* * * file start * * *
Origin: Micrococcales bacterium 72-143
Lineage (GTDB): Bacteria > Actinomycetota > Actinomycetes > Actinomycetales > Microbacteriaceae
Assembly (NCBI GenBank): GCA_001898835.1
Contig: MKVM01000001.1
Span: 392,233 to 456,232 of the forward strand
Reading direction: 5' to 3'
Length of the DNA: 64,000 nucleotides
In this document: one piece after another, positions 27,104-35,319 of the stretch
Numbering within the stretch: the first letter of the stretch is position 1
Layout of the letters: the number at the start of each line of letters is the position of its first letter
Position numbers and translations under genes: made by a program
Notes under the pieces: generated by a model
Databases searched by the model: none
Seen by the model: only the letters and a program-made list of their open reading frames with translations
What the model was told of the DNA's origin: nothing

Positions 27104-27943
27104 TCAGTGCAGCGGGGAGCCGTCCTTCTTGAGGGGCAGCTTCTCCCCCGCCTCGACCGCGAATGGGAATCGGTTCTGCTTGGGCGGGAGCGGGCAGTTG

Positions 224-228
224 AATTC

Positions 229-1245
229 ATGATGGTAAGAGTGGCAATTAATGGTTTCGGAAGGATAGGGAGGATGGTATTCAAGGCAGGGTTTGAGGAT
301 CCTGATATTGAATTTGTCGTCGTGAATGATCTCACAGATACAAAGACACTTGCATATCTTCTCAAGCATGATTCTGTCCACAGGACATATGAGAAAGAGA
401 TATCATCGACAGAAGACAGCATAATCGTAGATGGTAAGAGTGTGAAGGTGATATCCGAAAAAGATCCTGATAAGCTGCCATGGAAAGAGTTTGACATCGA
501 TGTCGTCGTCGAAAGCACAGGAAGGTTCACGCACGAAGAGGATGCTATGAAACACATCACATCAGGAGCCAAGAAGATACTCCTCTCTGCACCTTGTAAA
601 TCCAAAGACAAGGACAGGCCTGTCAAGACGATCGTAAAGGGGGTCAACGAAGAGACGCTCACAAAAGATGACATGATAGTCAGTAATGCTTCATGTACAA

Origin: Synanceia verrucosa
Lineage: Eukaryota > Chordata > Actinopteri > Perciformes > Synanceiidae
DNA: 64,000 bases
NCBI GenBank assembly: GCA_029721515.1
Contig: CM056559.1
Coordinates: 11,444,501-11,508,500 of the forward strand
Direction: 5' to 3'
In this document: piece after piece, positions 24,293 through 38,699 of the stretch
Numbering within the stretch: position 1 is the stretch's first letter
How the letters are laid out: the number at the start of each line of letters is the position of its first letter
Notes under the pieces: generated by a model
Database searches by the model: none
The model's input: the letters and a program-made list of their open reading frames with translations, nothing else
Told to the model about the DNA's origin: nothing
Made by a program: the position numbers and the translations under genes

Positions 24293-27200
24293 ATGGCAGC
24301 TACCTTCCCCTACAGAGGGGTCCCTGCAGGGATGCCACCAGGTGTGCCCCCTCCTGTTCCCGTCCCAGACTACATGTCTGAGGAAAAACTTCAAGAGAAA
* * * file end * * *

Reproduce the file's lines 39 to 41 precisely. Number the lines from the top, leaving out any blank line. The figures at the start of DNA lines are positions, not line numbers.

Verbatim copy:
Told to the model about the DNA's origin: nothing
Made by a program: the position numbers and the translations under genes

Positions 24293-27200